In Type II core-collapse supernovae the outer shell with lighter elements, including Carbon, is expelled into space, while most of the Iron-rich core is captured in the residual neutron star or a black hole. As the result, these ejecta have low [Fe/H] and high [C/Fe] abundance ratios consistent with the findings in the ancient star. The theory that core-collapse SNe were responsible for dispersing metals in the very early universe is supported by the fact that massive stars which are their progenitors have only brief lifespans - as short as several million years.


Image 2: Star colors were saturated with no change in the original color balance




The objective of the search for ancient stars is to derive from their metallicity theoretical size and elemental yield estimates of the primordial core-collapse supernovae which had formed in the zero-metal environment of the early universe.


Elemental abundance influences many physical properties of a star. For two stars of the same mass and age, the one with lower metallicity tends to have a higher temperature, bluer color, lower B-V index, and is less likely to form both gas giant and rocky planets. Supergiant stars of low metallicity are more likely to form black holes rather than neutron stars as their core-collapse remnants.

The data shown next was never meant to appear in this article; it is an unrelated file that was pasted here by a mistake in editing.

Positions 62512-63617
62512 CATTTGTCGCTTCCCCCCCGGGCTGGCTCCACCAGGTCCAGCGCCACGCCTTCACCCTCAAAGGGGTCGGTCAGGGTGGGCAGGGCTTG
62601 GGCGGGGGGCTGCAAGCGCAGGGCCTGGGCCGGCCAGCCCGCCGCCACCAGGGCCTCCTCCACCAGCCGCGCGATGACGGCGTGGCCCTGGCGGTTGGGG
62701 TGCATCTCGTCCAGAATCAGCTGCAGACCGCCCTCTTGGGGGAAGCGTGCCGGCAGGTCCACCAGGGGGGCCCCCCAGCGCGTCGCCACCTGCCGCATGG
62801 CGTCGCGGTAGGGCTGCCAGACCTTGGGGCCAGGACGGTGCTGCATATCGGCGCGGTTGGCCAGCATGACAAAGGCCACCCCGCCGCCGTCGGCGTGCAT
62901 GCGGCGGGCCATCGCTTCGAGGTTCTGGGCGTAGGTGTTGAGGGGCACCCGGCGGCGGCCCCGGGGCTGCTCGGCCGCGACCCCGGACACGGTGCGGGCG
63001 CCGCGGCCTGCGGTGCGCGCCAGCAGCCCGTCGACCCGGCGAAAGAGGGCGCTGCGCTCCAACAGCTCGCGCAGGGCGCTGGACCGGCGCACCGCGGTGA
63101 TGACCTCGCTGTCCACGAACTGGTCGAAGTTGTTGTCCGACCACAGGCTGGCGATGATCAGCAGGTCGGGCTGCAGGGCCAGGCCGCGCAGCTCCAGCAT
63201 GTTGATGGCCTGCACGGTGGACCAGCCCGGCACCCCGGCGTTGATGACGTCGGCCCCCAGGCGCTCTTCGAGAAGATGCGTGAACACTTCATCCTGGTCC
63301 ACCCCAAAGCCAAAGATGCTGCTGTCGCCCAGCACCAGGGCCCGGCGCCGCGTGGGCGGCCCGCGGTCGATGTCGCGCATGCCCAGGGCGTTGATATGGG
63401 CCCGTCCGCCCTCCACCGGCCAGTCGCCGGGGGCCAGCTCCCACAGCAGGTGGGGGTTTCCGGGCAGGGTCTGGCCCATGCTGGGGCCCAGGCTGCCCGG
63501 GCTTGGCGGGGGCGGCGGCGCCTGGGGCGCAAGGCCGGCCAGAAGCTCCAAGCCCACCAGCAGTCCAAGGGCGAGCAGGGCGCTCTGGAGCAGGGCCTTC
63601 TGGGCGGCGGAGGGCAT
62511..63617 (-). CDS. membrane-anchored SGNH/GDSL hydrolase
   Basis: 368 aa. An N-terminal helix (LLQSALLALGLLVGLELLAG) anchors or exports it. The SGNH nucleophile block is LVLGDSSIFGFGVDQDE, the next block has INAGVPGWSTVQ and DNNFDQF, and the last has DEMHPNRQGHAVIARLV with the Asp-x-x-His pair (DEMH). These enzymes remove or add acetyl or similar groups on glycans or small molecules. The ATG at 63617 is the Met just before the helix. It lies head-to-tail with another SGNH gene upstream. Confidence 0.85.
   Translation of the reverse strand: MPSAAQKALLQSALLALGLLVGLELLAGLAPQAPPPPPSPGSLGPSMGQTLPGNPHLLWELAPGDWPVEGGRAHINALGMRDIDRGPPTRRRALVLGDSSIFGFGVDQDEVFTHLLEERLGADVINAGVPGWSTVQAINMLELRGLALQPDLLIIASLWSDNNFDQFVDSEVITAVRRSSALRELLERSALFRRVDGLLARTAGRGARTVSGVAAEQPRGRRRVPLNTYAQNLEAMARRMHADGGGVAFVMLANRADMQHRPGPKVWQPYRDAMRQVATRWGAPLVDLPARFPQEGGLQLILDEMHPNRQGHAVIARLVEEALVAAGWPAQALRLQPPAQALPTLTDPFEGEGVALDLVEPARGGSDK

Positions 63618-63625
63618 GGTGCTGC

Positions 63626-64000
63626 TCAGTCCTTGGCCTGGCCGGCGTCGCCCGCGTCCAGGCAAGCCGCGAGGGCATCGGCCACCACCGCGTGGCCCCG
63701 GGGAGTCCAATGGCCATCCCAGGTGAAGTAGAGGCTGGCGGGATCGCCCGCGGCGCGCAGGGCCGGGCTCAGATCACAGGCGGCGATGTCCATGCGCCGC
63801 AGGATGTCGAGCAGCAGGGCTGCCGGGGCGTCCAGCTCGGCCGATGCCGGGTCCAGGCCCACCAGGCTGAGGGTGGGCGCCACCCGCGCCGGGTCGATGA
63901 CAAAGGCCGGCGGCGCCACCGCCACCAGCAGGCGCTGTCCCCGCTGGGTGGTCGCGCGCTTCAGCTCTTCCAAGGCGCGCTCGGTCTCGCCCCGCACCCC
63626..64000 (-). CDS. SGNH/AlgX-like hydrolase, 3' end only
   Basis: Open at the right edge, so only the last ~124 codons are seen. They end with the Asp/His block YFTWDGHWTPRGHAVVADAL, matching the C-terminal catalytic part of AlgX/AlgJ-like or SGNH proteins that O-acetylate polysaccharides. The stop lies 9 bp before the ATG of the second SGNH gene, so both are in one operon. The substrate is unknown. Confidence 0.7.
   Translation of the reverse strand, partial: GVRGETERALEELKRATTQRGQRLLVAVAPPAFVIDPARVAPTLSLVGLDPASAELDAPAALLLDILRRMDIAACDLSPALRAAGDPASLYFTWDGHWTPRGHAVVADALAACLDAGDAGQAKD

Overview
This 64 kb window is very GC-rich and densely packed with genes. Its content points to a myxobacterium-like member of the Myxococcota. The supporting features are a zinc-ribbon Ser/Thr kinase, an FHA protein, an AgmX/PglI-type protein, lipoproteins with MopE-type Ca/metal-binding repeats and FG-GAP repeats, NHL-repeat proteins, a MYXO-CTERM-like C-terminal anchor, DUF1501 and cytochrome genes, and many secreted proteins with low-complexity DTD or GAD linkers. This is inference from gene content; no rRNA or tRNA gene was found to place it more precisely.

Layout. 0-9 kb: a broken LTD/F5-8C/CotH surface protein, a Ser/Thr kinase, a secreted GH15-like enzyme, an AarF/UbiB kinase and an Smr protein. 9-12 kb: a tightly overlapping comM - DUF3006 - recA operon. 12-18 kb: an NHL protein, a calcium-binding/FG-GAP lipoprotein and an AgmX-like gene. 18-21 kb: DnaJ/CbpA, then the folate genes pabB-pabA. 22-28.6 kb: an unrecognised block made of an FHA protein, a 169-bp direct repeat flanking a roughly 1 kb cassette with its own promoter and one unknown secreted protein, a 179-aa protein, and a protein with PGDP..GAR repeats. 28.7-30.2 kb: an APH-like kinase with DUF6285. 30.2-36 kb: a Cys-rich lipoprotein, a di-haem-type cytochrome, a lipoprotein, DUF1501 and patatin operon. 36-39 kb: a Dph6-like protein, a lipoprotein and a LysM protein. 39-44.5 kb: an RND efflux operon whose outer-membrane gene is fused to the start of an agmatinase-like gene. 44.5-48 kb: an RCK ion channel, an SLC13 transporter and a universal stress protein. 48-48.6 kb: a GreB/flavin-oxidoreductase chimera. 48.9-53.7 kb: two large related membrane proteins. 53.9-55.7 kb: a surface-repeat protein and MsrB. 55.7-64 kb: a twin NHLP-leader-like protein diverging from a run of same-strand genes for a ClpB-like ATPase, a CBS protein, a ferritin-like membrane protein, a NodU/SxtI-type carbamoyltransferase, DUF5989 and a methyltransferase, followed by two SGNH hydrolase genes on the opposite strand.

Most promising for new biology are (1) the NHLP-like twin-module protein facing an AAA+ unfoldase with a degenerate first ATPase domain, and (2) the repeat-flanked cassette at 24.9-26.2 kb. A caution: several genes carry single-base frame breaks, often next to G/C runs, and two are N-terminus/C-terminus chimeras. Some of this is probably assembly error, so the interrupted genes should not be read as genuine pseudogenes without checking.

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Thanks for your interesting post and the link to the paper by the Spanish astronomers. Several months ago I happened to find in my public library a book by astronomer Anna Frebel:Searching For The Oldest Stars-Ancient Relics From The Early Universe- which I found to be interesting and informative. It is not a professional paper but puts this area of astrophysics into an informative perspective. I will go back and reread this book. She is noted in the bibliography of the paper in your link. I may try and get an image of J0815+4729.


Great to see articles like this instead of equipment reviews...we need more! Very interesting and thanks !!

Good article. Back in the day I did some spectroscopy of low metallicity halo population stars.


HD 68790 looks from the Gaia data to have about 45mas proper motion in declination per year, so over 50 years that's about 2 arc seconds which is easily measured in a tool like astrometrica on an amateur image but I think it would be hard to just see that visually. Astrometrica draws these little sticks on the reference stars it has to show proper motion.

Scott Beith
Jun 15 2018 09:04 AM

Excellent article.  This is a very nice addition to the CN library.  

Yesterday, 04:43 PM

I'm having a difficult time trying to understand what your point is.


It's great that you've extracted lots of information from various sources, but I don't know that that there is much new here. So SIMBAD my have an incorrect proper motion for the subject star. SIMBAD, like any large database, will have many errors. 


What I would hope for is an abstract, as in a professional journal, where one sums up what is new/interesting about the text that follows. 


I think this article would have been much better if it had just gotten to the point.